No laughing matter

In satire, irony is militant. Jonathan Swift’s Gulliver’s Travels serves as a fine example.

Published: 21st May 2022 09:05 AM  |   Last Updated: 21st May 2022 09:05 AM   |  A+A-

Express News Service

In satire, irony is militant. Jonathan Swift’s Gulliver’s Travels serves as a fine example. Although the book has four parts, it is popular for the first one, A Voyage to Lilliput. Not just their size, their problems are also small (read trivial) for Lemuel Gulliver. Lilliputians are politically divided on the basis of shoes (high or low heels). Their quarrel is also about breaking which end of the egg is more religious. So, when Gulliver is charged with treason for urinating in the capital when he was merely putting out a fire, it sprouts an absurd question. Is urinating justified to put out a fire? Or, more so, do ends justify the means despite the inanity? Irony stands tall.

The story of Prime Video’s Panchayat, whose second instalment was released this week, is no different. Abhishek Tripathi’s (Jitendra Kumar) backup job of being a Panchayat sachiv (secretary) is the only one he has after graduation. The first season introduces us to the world of Phulera, a village in eastern Uttar Pradesh. 

The characters—Pradhan ji (Raghubir Yadav), ‘Vice-village head’ Prahlad (Faisal Malik), Pradhan ji’s wife, or the actual Pradhan, Manju Devi (Neena Gupta) and sachiv sahayak (office assistant) Vikas (Chandan Roy)—are simple folk. Their problems are small or trivial for Abhishek and are the primary cause of his exasperation. 

While we laugh at his irritable monologue after a night of no electricity or when he has to draw water from a hand-pump, the makers understand the gravity of village problems. A man slipping and falling over a banana peel is a subject of amusement. We guffaw at somebody’s pain. Panchayat 2 makes us aware of it.
The second segment starts with an aerial shot of familiar fields. Abhishek, after a failed CAT attempt, is back to work as the Panchayat secretary. Better dressed and with a quick gait, he has started enjoying his routine. The problems, similar to season 1, are laced with irony.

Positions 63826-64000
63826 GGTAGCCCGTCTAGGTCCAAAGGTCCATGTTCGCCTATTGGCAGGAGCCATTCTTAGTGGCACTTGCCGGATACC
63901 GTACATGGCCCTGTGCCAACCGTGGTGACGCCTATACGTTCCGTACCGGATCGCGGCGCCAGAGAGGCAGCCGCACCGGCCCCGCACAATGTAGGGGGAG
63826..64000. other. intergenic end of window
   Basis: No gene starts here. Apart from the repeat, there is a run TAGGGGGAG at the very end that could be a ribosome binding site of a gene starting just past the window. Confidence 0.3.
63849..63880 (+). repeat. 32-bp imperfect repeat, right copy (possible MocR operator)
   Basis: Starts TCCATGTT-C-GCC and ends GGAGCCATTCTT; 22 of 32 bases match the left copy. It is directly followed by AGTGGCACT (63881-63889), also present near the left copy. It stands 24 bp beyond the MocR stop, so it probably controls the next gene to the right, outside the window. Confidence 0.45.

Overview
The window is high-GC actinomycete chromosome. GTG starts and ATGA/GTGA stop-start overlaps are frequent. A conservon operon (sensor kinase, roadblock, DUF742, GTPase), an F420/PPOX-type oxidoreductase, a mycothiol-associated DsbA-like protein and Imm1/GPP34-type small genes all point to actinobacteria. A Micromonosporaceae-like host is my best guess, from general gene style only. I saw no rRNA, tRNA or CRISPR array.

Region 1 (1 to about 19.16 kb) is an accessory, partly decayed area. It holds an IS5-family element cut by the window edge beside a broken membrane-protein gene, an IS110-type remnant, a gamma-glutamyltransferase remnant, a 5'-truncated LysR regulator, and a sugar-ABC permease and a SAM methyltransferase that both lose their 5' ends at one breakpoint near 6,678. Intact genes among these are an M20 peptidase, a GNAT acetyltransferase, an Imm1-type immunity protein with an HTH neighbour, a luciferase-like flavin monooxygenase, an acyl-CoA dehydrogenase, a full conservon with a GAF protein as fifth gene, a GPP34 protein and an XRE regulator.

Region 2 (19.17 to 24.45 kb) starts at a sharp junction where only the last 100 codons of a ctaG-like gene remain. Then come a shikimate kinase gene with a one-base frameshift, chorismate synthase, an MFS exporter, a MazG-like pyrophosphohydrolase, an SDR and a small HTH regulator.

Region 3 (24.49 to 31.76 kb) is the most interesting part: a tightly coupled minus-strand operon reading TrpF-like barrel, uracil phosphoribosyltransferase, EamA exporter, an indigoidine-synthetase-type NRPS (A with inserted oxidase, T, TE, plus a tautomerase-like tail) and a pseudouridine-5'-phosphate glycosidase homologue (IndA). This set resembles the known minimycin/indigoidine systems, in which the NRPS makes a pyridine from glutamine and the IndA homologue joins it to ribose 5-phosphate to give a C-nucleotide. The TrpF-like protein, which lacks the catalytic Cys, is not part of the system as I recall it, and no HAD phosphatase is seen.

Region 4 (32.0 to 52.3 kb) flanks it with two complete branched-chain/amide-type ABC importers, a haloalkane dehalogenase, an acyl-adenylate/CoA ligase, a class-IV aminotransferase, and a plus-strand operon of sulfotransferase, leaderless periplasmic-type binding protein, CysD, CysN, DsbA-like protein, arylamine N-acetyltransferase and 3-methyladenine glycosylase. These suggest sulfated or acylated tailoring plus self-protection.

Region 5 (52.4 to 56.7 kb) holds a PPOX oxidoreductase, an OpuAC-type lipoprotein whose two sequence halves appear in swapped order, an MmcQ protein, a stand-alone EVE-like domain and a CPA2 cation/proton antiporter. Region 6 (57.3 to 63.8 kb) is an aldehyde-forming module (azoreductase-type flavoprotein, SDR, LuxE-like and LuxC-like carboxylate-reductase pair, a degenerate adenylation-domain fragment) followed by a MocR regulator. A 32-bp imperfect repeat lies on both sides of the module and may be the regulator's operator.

CCTV cameras are being used to find a goat; people are unable to change their habit of defecating in the open despite toilets; the driver of an addiction awareness campaign van is himself drunk. But, Abhishek, this time, is more involved. He is devising ways to derail villager Bhushan’s plans of gaining popularity over the Pradhan. He is helping Pradhan’s daughter Rinki ward off a creepy suitor. He has started to feel at home in the village, unlike Agastya Sen—the marijuana-smoking, ceiling-staring philosopher civil servant of Upmanyu Chatterjee’s book English, August.

Existential dread might just be half a cigarette away. The inventive series paints a picture of a developing country and how its troubles, even if not resolved, can be laughed away over sips of beer. The writing is amusing but not without drama. Every character follows an arc. Chandan Roy’s Vikas, however, might be going in a circle. Jitendra Kumar is the face of the series but Faisal Malik’s Prahlad is the mood. The bibulous widower seems like a comic relief when situations go south. I want to be there when the laughter stops.

Series: Panchayat Season 2
Director: Deepak Kumar Mishra
Cast: Jitendra Kumar, Raghubir Yadav, Neena Gupta, Chandan Roy and Faisal Malik
Streaming on: Amazon Prime Video


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